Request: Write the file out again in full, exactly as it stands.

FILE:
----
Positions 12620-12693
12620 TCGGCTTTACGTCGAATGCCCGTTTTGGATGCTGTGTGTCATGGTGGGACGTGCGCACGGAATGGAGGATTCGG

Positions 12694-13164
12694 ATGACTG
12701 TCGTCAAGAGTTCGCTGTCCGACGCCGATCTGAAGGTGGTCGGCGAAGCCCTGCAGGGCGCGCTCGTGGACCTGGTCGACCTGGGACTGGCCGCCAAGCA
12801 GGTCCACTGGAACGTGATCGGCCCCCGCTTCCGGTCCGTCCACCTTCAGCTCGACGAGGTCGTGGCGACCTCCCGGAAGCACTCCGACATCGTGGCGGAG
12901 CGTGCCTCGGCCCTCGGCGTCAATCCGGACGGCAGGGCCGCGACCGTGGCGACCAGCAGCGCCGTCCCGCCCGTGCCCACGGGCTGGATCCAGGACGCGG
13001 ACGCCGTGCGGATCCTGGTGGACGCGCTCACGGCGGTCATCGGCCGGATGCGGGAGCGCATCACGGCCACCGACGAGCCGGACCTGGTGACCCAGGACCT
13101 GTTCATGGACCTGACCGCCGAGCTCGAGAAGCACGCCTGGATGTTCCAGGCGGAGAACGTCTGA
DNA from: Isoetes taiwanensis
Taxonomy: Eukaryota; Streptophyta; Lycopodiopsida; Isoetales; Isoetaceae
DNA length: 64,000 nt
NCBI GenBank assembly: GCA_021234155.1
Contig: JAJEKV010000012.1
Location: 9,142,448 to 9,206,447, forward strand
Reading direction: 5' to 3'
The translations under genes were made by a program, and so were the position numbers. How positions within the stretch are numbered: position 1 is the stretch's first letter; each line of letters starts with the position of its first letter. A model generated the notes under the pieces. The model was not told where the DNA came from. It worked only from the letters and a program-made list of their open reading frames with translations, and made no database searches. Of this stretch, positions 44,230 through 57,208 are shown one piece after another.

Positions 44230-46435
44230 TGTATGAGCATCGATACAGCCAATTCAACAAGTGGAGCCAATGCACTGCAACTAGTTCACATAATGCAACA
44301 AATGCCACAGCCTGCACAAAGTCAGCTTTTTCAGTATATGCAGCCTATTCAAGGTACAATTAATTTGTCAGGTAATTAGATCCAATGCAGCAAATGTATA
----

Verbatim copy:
Positions 12620-12693
12620 TCGGCTTTACGTCGAATGCCCGTTTTGGATGCTGTGTGTCATGGTGGGACGTGCGCACGGAATGGAGGATTCGG

Positions 12694-13164
12694 ATGACTG
12701 TCGTCAAGAGTTCGCTGTCCGACGCCGATCTGAAGGTGGTCGGCGAAGCCCTGCAGGGCGCGCTCGTGGACCTGGTCGACCTGGGACTGGCCGCCAAGCA
12801 GGTCCACTGGAACGTGATCGGCCCCCGCTTCCGGTCCGTCCACCTTCAGCTCGACGAGGTCGTGGCGACCTCCCGGAAGCACTCCGACATCGTGGCGGAG
12901 CGTGCCTCGGCCCTCGGCGTCAATCCGGACGGCAGGGCCGCGACCGTGGCGACCAGCAGCGCCGTCCCGCCCGTGCCCACGGGCTGGATCCAGGACGCGG
13001 ACGCCGTGCGGATCCTGGTGGACGCGCTCACGGCGGTCATCGGCCGGATGCGGGAGCGCATCACGGCCACCGACGAGCCGGACCTGGTGACCCAGGACCT
13101 GTTCATGGACCTGACCGCCGAGCTCGAGAAGCACGCCTGGATGTTCCAGGCGGAGAACGTCTGA
DNA from: Isoetes taiwanensis
Taxonomy: Eukaryota; Streptophyta; Lycopodiopsida; Isoetales; Isoetaceae
DNA length: 64,000 nt
NCBI GenBank assembly: GCA_021234155.1
Contig: JAJEKV010000012.1
Location: 9,142,448 to 9,206,447, forward strand
Reading direction: 5' to 3'
The translations under genes were made by a program, and so were the position numbers. How positions within the stretch are numbered: position 1 is the stretch's first letter; each line of letters starts with the position of its first letter. A model generated the notes under the pieces. The model was not told where the DNA came from. It worked only from the letters and a program-made list of their open reading frames with translations, and made no database searches. Of this stretch, positions 44,230 through 57,208 are shown one piece after another.

Positions 44230-46435
44230 TGTATGAGCATCGATACAGCCAATTCAACAAGTGGAGCCAATGCACTGCAACTAGTTCACATAATGCAACA
44301 AATGCCACAGCCTGCACAAAGTCAGCTTTTTCAGTATATGCAGCCTATTCAAGGTACAATTAATTTGTCAGGTAATTAGATCCAATGCAGCAAATGTATA